Engineering jobs in banks vs hedge funds: people and perks
If you’re a senior engineer looking to break into financial services technology after leaving a technology firm, you might be contemplating technology jobs at fintech firms, investment banks or hedge funds. There are similarities between the two, but there are also substantial differences.
Marc Adler, a New York-based chief architect with over three decades of experience in both settings, calls out the distinctions.
Hedge fund technology jobs: Move fast, make decisions
Adler spent nearly two years as head of front office development at Citadel in 2011. He's also worked as chief architect at Quantifi, a specialist provider of analytics, trading and risk management solutions. When you're at a hedge fund in particular, Adler says “things transpire at a much accelerated rate.” If you can prove that you need something in a hedge fund, you will get it.
By comparison, Adler says banks are a lot more bureaucratic. You can expect "aggravation" when you make investment requests. Contracts that would be signed within three weeks in a hedge fund can take six months in a bank.
Hedge fund technology jobs: Own your outcomes
Working for a hedge fund can have downsides though. Adler says you're given a lot of autonomy. But you're also expected to work a lot harder. They "expect more," he adds.
Hedge fund technology jobs: Come for the benefits
If you like the perks for a technology firm, you'll like the perks of a hedge fund. Free lunches are common. There are "gourmet meals", says Adler.
Investment banks: Camaraderie among technologists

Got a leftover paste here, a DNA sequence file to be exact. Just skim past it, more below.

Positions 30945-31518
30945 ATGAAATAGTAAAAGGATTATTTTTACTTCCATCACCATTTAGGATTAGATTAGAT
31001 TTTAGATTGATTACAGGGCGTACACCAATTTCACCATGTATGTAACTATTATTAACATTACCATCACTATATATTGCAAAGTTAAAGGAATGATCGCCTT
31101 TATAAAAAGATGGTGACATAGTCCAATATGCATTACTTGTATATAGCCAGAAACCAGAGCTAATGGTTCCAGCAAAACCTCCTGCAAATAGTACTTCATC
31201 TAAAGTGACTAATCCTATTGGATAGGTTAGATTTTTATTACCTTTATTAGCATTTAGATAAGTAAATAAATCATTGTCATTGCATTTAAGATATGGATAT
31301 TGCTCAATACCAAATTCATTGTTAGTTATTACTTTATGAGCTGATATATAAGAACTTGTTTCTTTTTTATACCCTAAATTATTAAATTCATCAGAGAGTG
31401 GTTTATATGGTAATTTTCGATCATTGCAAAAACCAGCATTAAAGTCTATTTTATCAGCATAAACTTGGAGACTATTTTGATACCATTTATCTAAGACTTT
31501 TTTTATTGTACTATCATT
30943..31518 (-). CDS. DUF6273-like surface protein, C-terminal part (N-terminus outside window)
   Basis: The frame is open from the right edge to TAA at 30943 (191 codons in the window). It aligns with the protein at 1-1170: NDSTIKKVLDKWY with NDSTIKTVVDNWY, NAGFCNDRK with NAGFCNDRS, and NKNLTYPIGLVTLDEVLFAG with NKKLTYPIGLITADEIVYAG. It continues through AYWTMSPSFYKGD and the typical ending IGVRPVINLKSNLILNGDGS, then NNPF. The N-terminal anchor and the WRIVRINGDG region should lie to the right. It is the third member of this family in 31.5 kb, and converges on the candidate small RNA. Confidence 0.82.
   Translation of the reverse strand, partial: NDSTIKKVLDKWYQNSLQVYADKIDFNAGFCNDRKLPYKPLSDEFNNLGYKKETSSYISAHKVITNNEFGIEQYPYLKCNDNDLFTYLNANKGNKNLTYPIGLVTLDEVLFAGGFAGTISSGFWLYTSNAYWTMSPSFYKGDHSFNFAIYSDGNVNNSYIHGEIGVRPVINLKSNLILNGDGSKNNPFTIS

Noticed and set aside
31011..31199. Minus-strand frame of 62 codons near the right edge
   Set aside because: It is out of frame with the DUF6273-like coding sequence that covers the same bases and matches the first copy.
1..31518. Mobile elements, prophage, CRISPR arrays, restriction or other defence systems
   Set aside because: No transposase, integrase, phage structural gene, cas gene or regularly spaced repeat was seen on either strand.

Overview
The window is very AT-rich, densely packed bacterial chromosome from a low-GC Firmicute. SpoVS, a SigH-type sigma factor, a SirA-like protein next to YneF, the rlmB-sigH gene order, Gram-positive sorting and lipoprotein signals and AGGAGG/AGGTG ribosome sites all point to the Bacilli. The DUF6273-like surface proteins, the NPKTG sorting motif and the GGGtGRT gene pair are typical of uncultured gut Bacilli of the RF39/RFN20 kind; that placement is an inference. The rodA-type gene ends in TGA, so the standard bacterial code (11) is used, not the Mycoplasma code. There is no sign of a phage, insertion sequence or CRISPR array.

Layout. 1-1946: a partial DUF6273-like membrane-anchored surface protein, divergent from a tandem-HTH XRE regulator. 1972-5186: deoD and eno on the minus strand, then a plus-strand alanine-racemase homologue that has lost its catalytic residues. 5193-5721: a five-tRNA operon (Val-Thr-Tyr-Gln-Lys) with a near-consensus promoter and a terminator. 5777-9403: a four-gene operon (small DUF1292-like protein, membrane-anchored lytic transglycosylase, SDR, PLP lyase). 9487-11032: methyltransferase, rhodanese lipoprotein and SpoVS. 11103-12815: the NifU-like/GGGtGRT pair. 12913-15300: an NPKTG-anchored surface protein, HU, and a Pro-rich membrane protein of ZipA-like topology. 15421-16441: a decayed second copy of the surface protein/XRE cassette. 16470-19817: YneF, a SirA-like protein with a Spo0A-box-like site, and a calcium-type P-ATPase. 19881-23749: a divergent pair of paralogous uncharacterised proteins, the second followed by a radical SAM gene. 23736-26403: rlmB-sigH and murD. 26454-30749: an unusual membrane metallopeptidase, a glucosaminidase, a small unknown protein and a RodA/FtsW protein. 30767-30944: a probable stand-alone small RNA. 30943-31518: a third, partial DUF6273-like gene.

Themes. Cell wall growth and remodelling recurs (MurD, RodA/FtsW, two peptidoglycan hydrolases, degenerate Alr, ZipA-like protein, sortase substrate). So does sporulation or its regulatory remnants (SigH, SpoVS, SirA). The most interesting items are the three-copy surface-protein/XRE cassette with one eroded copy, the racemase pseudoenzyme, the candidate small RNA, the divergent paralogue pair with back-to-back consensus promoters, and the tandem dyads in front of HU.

Banks have advantages too. Number one is the team spirit they generate.
Adler's worked for multiple banks, including Goldman Sachs and Citi. When you're a technologist in a bank he says “there’s always a sense of community.” This is the true benefit of a banking job. Developers in banks have drinks together after work, he says. In hedge funds, this is a lot less common - you're working too hard.
Where should you work if you want to innovate?
Hedge funds do tend to be more innovative in nature, but the way they do so can vary.
“Some use garden variety Linux and C++,” says Adler. “Some are just standard programming while their edge is in the algorithm strategies and back testing. Others will use technologies to the max, using microwave transmitters and GPUs. “
This isn't to say that banks don't innovate. Goldman Sachs famously developed its own programming language (Slang) to fill a gap in the market before Python was popular. On the whole though, innovation is greater in funds.
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